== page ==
Confidence does not have to come from your image alone. You are so much more than your body— and, chances are, there’s so much more to you that that person potentially cares about/is attracted to than your body alone. And if not, that person might not be good for you, anyway, relationship-wise. So why not go for it, regardless of your insecurities? Because the insecurities are the only thing telling you your body’s not good enough, anyway. And who knows? That person COULD think your bod’s pretty dang great 😉 

4) Take up a new hobby, even if it involves food or cooking.

You don’t have to feel embarrassed liking/enjoying/spending time on food, just because others might associate “being fat” with “liking food”. News flash: ALL HUMAN BEINGS like food. It’s just a fact of life. So go learn how to cook, and don’t feel like you have to be thin to be seen doing it, either. 

5) Try something new.

Let me tell you a story. I’ve wanted to learn to dance/be a dancer for quite awhile now. There was a time when I felt like I wouldn’t be able to dance, just because I didn’t feel confident enough in my own skin. I wasn’t able to picture a world where others would watch me dancing without judging me. And looking back, that is SO unfortunate! I could have been a great dancer, even if my body didn’t feel perfect.

The same goes for trying out a new workout class. Yes, there might be really fit people there. No, not everyone there is going to be super fit. Everyone is at a different level, and everyone has different goals, fitness-wise. No one’s the same. And just because you aren’t as fit as some of the other people in the room doesn’t mean you still can’t fully absorb every benefit, great feeling, and endorphin rush that a workout has to offer. Moving your body isn’t exclusive to those who’ve been training it to move a certain way. All bodies are meant to move! So go move yours however you wish 🙂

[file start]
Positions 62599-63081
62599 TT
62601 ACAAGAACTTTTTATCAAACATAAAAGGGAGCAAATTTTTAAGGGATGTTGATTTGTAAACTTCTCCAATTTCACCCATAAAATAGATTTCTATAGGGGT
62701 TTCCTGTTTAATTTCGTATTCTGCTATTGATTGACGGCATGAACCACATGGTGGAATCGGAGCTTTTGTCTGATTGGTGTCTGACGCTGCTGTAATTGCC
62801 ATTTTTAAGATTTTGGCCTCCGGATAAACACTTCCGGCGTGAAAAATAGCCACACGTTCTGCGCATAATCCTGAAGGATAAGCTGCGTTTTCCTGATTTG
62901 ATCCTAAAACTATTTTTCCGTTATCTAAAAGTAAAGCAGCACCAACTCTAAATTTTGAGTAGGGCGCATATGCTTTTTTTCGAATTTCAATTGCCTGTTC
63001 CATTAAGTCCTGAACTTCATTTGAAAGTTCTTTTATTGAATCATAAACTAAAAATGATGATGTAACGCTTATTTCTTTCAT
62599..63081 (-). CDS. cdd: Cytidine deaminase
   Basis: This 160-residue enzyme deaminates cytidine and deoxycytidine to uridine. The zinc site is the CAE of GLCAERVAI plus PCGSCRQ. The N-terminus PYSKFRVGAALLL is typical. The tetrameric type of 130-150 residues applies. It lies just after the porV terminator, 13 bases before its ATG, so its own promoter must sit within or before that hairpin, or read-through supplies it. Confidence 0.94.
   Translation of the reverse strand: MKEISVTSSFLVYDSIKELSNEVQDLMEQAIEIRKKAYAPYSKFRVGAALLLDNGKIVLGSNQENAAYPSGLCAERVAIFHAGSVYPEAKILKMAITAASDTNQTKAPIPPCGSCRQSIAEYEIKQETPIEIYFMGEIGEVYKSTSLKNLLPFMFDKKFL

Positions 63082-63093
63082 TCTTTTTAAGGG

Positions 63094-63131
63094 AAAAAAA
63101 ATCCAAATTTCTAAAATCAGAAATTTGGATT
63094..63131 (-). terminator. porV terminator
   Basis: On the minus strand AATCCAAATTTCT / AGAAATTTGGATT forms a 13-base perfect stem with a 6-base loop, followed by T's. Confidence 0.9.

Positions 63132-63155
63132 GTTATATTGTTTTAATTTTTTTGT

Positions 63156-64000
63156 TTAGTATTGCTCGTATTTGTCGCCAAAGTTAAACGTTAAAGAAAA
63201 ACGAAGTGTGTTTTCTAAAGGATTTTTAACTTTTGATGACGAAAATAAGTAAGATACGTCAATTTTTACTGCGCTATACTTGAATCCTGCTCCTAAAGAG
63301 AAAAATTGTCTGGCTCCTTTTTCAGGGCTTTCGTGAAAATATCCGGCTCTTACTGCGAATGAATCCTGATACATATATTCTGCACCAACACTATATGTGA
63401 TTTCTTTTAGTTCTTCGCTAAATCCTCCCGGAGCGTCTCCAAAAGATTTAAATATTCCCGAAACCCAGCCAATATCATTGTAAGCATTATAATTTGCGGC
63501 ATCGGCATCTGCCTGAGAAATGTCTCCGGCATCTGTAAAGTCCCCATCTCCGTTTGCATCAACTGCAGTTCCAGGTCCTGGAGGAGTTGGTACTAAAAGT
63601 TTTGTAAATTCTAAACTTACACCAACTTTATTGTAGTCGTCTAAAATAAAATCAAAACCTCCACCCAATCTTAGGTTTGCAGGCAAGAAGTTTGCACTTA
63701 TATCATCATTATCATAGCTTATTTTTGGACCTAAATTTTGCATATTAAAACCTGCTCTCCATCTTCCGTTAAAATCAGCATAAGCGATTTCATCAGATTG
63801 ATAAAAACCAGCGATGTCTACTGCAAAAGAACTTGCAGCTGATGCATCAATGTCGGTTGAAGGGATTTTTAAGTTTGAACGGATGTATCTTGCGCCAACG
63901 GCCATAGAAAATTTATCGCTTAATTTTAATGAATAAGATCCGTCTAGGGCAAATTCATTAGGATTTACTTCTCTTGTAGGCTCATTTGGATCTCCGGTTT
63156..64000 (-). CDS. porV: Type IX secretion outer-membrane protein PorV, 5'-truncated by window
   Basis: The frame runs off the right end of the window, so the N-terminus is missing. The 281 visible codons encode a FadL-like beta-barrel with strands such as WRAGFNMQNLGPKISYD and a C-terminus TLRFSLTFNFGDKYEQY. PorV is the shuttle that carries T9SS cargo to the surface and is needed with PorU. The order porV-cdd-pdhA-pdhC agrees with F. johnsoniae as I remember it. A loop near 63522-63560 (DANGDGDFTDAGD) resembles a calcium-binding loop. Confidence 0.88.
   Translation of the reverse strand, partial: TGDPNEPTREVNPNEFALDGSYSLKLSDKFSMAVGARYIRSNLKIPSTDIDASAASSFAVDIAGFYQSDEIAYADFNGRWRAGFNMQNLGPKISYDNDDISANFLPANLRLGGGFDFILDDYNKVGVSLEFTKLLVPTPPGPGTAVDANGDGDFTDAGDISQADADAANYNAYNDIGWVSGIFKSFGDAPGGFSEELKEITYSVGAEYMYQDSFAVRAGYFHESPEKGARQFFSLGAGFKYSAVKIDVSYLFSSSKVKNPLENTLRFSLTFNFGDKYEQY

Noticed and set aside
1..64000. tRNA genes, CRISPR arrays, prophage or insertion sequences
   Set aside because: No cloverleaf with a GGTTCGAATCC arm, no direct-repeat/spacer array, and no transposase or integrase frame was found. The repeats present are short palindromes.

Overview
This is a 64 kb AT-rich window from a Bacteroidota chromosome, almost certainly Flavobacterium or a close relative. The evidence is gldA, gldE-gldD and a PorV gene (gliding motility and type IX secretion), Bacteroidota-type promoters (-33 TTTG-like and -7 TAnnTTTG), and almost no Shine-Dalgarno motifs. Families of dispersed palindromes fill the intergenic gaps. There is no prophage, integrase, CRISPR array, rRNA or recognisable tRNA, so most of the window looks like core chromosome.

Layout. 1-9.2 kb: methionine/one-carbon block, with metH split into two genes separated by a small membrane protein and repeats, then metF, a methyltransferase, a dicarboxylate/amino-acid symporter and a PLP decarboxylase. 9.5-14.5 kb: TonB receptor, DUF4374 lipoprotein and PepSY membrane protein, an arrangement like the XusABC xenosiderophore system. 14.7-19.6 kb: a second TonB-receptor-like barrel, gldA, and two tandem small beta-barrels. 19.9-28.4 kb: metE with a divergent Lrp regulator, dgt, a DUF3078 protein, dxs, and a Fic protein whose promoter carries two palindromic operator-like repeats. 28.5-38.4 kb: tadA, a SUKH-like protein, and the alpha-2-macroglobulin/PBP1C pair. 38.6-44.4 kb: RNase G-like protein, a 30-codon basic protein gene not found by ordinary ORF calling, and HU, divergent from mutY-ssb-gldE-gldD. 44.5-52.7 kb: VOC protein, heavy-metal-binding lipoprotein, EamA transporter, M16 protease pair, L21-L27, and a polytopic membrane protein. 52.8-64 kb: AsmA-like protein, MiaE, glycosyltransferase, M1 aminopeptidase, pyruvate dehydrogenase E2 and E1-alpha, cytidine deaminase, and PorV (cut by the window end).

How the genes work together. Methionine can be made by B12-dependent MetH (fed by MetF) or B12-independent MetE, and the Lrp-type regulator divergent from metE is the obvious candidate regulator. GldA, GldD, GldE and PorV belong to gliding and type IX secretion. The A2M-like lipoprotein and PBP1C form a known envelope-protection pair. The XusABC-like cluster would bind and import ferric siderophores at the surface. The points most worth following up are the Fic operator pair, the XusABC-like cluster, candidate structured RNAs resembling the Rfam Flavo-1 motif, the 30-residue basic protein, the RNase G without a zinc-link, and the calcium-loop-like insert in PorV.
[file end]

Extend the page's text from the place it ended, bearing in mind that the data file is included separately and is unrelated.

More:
6) Be 100% yourself.

Bottom line? You do NOT have to look perfect to do what you want. You don’t have to look a certain way in order to feel like you have permission to be who you are! 

A perfect body is not a permission slip for life. 

I repeat: a perfect body is not a permission slip for life.

My wish for you? I wish for you to make many of your decisions without considering what you look like. I hope you choose to go to the beach without worrying about how you’ll look in a swimsuit. I hope you choose to take a ballet class without thinking about your waist in a leotard. I hope you choose to tell that joke to your coworker without hiding your face because you think your cheeks might look too big when you laugh.

I wish for you to experience a world where you can live life to the absolute fullest, without feeling as if your body is holding you back. Because at the end of the day, when you miss out on doing something because of the fear of embarrassment or judgment based on your body, the only person suffering from that decision is yourself. Those people you think might be judging you? They’re not going to be affected by that choice — YOU are. Make your decisions for you, and those other parts of yourself (other than just your body) will thrive in the end.

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About The Author

Holly is a senior at Northeastern University from Boca Raton, FL, where she is a double major in English and Mathematics. She loves books, math, and all things nerdy, as well as fitness. Holly is a group fitness instructor at her school's gym and at BURN Fitness Studios. Her favorite classes right now focus on HIIT training and cardio boxing.